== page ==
Capacity Rationing with Strategic Customers

  • Qian Liu
  • Garrett van Ryzin
Part of the International Series in Operations Research & Management Science book series (ISOR, volume 131)


Dynamic pricing offers the potential to increase revenues. At the same time, varying prices creates an incentive for customers to strategize over the timing of their purchases. How should a firm account for customer strategic behavior and profitably influence such behavior when making pricing and capacity decisions? One approach is to create rationing risk by deliberately understocking products. Then the resulting threat of shortages creates an incentive for customers to purchase early at higher prices. We develop a stylized capacity rationing model in which customers have heterogeneous valuations for the firm’s product and face declining prices over two periods. Customers behave strategically and weigh the payoff of immediate purchases against the expected payoff of delaying their purchases. Via its capacity choice, the firm is able to influence the fill rate and hence the rationing risk faced by customers. We analyze the firm’s optimal capacity choice in two different scenarios. In one case, customers can perfectly anticipate fill rates; in the other case, customers do not have fully rational expectations and they learn about availability through experience. We investigate, for both cases, when the rationing is optimal; if it is optimal, how it is affected by market characteristics and risk aversion of customers, etc. We also relate the results for each case together when the firm’s discount factor approaches 1.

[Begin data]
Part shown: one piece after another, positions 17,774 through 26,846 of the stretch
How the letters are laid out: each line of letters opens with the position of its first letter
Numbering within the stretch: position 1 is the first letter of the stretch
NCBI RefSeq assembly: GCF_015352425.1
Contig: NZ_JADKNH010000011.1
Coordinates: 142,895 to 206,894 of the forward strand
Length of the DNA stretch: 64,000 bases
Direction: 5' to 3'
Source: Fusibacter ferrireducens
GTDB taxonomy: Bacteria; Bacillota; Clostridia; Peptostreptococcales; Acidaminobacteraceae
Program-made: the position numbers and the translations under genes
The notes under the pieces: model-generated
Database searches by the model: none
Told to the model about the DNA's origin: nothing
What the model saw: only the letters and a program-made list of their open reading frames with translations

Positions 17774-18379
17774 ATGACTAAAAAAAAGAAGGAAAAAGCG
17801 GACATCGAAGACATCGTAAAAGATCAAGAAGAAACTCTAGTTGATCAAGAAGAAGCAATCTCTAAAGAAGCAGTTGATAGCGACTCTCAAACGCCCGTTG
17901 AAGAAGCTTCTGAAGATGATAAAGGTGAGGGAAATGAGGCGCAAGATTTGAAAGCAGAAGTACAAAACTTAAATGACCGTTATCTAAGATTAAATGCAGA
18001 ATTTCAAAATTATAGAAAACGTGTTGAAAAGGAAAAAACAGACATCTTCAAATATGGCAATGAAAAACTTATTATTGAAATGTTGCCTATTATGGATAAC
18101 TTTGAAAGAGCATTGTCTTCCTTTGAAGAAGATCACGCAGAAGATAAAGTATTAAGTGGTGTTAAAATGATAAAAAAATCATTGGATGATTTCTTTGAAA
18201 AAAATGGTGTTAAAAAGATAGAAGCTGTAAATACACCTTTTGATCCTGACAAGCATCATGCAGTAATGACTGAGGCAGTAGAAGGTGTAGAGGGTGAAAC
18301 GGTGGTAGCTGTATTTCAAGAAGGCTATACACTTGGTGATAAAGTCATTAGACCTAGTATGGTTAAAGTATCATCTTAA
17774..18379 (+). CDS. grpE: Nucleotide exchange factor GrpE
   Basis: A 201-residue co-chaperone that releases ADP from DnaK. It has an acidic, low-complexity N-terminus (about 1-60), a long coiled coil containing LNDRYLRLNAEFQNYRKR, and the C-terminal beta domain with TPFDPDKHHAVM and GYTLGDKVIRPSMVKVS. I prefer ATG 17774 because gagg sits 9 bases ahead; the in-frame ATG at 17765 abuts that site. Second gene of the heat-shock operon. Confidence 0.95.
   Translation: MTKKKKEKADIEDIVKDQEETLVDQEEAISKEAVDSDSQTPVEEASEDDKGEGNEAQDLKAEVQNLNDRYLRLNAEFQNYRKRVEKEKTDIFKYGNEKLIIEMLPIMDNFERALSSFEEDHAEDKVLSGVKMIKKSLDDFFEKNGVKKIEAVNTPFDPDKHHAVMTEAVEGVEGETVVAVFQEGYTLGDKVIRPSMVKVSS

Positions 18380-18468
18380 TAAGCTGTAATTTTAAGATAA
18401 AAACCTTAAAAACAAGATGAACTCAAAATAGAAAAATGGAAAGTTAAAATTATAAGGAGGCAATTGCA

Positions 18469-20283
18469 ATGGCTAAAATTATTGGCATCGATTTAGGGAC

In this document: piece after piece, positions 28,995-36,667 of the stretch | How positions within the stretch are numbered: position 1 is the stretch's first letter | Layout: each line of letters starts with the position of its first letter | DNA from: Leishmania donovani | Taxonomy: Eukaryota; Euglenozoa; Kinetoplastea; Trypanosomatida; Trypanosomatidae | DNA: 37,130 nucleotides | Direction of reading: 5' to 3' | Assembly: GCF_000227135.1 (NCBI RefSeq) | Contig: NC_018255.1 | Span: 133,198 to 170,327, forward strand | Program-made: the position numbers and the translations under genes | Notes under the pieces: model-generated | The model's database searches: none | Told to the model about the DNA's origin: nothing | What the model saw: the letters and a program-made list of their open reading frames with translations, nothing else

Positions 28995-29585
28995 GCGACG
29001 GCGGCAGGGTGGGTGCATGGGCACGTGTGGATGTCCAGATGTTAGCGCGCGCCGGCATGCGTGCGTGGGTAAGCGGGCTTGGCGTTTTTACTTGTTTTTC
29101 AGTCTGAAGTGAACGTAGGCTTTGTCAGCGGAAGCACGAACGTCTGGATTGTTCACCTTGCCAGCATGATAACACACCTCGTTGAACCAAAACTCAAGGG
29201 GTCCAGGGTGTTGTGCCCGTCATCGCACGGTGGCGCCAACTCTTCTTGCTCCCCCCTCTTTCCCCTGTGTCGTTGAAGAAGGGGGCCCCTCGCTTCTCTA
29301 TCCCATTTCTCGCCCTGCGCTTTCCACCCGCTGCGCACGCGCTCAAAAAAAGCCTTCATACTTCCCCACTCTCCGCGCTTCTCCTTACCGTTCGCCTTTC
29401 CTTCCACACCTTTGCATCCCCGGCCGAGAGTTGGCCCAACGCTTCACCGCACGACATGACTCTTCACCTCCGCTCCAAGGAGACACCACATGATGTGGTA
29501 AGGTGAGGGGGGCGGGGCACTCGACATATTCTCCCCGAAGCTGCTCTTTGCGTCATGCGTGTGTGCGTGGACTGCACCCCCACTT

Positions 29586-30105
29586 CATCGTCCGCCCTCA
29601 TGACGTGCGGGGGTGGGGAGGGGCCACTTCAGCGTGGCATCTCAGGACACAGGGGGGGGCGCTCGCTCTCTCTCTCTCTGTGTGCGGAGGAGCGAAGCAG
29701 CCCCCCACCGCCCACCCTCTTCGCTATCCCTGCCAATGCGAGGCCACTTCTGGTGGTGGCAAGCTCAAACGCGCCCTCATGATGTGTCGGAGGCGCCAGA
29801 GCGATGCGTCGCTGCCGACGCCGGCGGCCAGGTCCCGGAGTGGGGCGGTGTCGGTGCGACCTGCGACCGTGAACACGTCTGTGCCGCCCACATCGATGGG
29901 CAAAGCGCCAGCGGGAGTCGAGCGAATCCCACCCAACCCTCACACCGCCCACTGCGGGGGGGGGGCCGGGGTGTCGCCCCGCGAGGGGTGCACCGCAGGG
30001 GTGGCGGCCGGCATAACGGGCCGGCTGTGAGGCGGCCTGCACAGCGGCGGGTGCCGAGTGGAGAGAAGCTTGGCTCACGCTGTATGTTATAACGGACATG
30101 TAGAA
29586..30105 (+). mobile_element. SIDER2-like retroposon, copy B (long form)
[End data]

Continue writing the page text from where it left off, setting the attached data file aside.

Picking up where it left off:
Risk Aversion Discount Factor Rational Expectation Capacity Ration Capacity Decision 
These keywords were added by machine and not by the authors. This process is experimental and the keywords may be updated as the learning algorithm improves.


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Copyright information

© Springer-Verlag US 2009

Authors and Affiliations

  1. 1.Industrial Engineering and Logistics, Management DepartmentHong Kong University of Science and TechnologyKowloonHong Kong
  2. 2.Graduate School of BusinessColumbia UniversityNew YorkUSA

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